A Few Questions for the Geneva Conference

Signatories of the Fourth Geneva Convention, which concerns the protection of civilians in a war zone, have gathered ostensibly to discuss and clarify some of its finer legal points. This will be the third such meeting since the Convention was adopted in 1949 and, like the others, its real purpose is to condemn Israel. Eugene Kontorovich, an expert on international law, has a few questions of his own:

Article 49(6)’s prohibition of “deportation and transfer” into occupied territory could certainly do with elucidation. (The “deport or transfer” ban is commonly referred to as “settlement building.”) Indeed, an examination of movement into occupied territory in Georgia, Ukraine, Azerbaijan, Western Sahara, and Cyprus would be both timely and instructive. Needless to say, this is not what the state parties will be discussing. They are, sadly, not interested in the Geneva Conventions, but only their possible use against Israel. But if the state parties were to want an interesting agenda, here are some questions they might ask.

The first relates to the [International Committee of the Red Cross’s] own definition of occupation . . . The state parties apparently regard Israel as occupying Gaza, to say nothing of all of the West Bank, despite the removal of Israeli troops from those areas and the existence of an independent Palestinian administration there. However, occupation in all other contexts requires the occupying power to displace and actually function as the governing authority, conditions that do not apply in Gaza and large parts of the West Bank.

Read more at Washington Post

More about: Geneva Convention, International Law, Israel, Red Cross, Ukraine, West Bank

Iran’s Program of Subversion and Propaganda in the Caucasus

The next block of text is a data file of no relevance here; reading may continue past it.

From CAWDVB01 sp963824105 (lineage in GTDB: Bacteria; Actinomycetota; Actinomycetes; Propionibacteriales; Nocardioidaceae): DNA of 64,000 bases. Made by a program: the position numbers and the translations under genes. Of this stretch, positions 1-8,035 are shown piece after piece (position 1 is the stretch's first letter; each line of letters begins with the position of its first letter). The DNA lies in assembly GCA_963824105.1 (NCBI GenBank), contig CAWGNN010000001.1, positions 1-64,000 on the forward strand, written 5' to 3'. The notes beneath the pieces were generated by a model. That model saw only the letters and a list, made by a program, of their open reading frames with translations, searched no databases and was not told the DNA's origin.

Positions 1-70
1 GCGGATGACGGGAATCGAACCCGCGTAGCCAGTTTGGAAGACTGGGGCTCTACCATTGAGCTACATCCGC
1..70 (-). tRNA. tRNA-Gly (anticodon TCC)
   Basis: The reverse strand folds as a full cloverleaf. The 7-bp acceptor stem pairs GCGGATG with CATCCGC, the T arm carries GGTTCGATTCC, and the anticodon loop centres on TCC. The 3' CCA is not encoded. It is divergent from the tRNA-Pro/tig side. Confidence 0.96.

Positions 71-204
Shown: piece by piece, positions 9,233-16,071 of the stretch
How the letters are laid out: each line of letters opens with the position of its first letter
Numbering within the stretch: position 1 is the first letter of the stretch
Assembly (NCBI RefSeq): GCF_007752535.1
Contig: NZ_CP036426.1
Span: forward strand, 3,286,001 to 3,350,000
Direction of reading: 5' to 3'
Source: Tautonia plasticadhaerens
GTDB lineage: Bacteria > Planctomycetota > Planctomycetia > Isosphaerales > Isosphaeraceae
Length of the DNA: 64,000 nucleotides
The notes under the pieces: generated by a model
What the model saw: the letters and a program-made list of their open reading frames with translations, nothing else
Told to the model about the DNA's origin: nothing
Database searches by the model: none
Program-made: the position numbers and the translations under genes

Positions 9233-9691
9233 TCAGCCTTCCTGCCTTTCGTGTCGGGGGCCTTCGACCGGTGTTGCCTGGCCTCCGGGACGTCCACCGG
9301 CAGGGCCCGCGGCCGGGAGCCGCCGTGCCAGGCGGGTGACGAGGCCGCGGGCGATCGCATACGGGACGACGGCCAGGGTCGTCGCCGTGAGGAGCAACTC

In the past week, Iranian proxies and clients have attacked Israel from the West Bank, Gaza, Lebanon, and Yemen. Iran also has substantial military assets in Iraq and Syria—countries over which it exercises a great deal of control—which could launch significant attacks on Israel as well. Tehran, in addition, has stretched its influence northward into both Azerbaijan and Armenia. While Israel has diplomatic relations with both of these rival nations, its relationship with Baku is closer and involves significant military and security collaboration, some of which is directed against Iran. Alexander Grinberg writes:

Iran exploits ethnic and religious factors in both Armenia and Azerbaijan to further its interests. . . . In Armenia, Iran attempts to tarnish the legitimacy of the elected government and exploit the church’s nationalist position and tensions between it and the Armenian government; in Azerbaijan, the Iranian regime employs outright terrorist methods similar to its support for terrorist proxies in the Middle East [in order to] undermine the regime.

Huseyniyyun (Islamic Resistance Movement of Azerbaijan) is a terrorist militia made up of ethnic Azeris and designed to fight against Azerbaijan. It was established by the Islamic Revolutionary Guard Corps . . . in the image of other pro-Iranian militias. . . . Currently, Huseyniyyun is not actively engaged in terrorist activities as Iran prefers more subtle methods of subversion. The organization serves as a mouthpiece of the Iranian regime on various Telegram channels in the Azeri language. The main impact of Huseyniyyun is that it helps spread Iranian propaganda in Azerbaijan.

The Iranian regime fears the end of hostilities between Armenia and Azerbaijan because this would limit its options for disruption. Iranian outlets are replete with anti-Semitic paranoia against Azerbaijan, accusing the country of awarding its territory to Zionists and NATO. . . . Likewise, it is noteworthy that Armenian nationalists reiterate hideous anti-Semitic tropes that are identical to those spouted by the Iranians and Palestinians. Moreover, leading Iranian analysts have no qualms about openly praising [sympathetic] Armenian clergy together with terrorist Iran-funded Azeri movements for working toward Iranian goals.

Read more at Jerusalem Institute for Strategy and Security

More about: Azerbaijan, Iran, Israeli Security